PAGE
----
[Python-Dev] PEP 3144 review.

Terry Reedy tjreedy at udel.edu
Tue Sep 29 23:05:27 CEST 2009

This is my first post in this thread. I do not currently expect to 
directly use ipaddr, but I am interested in Python having good modules 
and a friendly development environment.

It strikes me that a module that meets the desiderata of broad community 
support is going to have the 'baggage' of lots of users, who will not 
want current code broken. So that criterion conflicts with the desire to 
do major redesign.

Peter Moody wrote:

>   re: assumed disconnect between the statement "Addresses and Networks
> are distinct" and the implementation.
> I don't actually see a disconnect.

I can, at least somewhat. But I do not think philosophical agreement is 
either possible or needed for practical compromise. There will still 
remain the issue of how the doc is organized and worded (see below).

>   re: denormalized networks:
> I've mentioned at least once (and others have mentioned as well) that
> it's very common, when describing the ip address/prefix of a NIC to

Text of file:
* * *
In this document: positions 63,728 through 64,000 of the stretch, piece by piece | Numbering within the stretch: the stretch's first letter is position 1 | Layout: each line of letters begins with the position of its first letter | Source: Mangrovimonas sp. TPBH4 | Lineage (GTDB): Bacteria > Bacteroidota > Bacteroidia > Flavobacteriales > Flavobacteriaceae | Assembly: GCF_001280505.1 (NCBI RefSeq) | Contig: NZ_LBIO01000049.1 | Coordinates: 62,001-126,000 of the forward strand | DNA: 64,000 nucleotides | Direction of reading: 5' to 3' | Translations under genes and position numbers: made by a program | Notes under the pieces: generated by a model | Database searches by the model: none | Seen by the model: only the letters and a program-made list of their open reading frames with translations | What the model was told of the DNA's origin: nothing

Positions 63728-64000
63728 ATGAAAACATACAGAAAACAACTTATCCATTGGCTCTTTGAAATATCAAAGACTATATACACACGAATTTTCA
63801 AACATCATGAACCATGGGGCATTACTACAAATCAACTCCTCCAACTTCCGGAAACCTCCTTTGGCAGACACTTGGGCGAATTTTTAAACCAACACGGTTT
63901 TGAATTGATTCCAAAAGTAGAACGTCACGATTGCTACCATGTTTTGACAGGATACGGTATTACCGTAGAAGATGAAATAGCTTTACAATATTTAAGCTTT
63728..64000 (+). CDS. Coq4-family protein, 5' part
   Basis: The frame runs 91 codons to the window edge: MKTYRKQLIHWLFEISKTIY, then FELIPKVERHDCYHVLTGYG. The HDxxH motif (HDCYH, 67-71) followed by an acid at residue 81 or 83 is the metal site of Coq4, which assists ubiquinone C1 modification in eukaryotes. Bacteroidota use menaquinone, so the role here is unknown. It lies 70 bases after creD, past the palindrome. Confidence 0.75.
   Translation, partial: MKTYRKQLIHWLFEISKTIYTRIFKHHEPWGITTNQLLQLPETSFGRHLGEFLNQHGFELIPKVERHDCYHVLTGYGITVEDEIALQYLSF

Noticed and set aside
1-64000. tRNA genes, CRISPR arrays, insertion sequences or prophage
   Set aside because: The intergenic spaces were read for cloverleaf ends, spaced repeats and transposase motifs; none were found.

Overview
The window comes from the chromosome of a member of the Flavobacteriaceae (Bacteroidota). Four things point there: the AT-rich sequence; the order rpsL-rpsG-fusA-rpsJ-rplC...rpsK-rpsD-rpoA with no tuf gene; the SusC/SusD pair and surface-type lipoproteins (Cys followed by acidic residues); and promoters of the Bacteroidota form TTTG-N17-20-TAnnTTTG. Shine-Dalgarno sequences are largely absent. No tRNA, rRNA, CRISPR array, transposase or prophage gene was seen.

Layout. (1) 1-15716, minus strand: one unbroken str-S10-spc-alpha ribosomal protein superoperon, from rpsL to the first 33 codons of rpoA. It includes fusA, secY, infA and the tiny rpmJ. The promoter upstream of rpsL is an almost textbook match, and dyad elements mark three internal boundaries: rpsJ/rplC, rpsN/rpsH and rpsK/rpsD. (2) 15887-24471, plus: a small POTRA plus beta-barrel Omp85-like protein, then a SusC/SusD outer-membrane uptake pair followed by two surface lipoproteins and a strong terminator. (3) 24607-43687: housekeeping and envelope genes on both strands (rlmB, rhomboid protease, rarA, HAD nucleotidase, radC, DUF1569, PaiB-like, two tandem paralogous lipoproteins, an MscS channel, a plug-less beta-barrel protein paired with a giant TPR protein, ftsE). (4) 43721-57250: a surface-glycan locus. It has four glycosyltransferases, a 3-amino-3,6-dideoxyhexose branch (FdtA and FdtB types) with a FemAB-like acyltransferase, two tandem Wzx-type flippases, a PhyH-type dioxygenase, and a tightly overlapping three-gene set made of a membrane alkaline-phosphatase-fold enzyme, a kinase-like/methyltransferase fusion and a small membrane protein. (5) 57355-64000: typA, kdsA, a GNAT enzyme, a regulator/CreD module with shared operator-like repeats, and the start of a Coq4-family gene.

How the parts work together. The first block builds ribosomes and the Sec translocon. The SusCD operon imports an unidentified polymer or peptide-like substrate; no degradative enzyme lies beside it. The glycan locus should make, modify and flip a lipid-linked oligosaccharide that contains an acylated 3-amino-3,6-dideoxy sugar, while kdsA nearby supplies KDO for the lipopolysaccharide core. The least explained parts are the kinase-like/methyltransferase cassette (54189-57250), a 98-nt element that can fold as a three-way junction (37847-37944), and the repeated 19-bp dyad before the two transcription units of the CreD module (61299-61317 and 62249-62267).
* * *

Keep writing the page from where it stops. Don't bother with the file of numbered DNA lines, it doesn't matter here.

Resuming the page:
> write, ""
>   re: new comparison methods
> this is interesting. I would be open to doing this and making __lt__,
> __gt__, __eq__ and friends do the non-ip comparing by default. would
> this be sufficient or does the fact that the network has the .ip
> attribute break something pythonic?

To my naive viewpoint, yes and mostly no, and if Guido say yes and no, 
that would also be good enough for me. I do not think the cognitive load 
of .ip on learning the module is any greater than having a third class, 
especially if it is somewhat isolated in the doc as suggested below.

My suggestion for the doc, based on my understanding derived from 
reading this thread (and therefore subject to correction ;-) is 
something as follows:



NN.1 Adresses ....

NN.2 Networks

Conceptually, a network is a power of 2 range of addresses whose last k 
bits range from 0...0 to 1...1. A network object is similar to a Py3 
range object. Networks are often (usually? always?) defined by an 
address plus an indication of the bits to either keep or ignore.

As a convenience for certain uses, the defining address is included with 
the network instance as its .ip attribute (see NN.3 Address + network). 
However, standard comparisons ignore this attribute, as do the methods 
discussed in this section.


NN.3 (or possibly NN.2.1) Address (or Host) + Network

As mentioned above, Network instances include their defining address as 
a .ip attribute so that they can alternatively be used as Host+Network. 
The following functions and methods use this attribute. ...


In other words, I suggest the the doc be organized more or less as it 
would be if there were a third class. I believe this would help both 
those who do not need or want this usage, as well as those who do.

Terry Jan Reedy

More information about the Python-Dev mailing list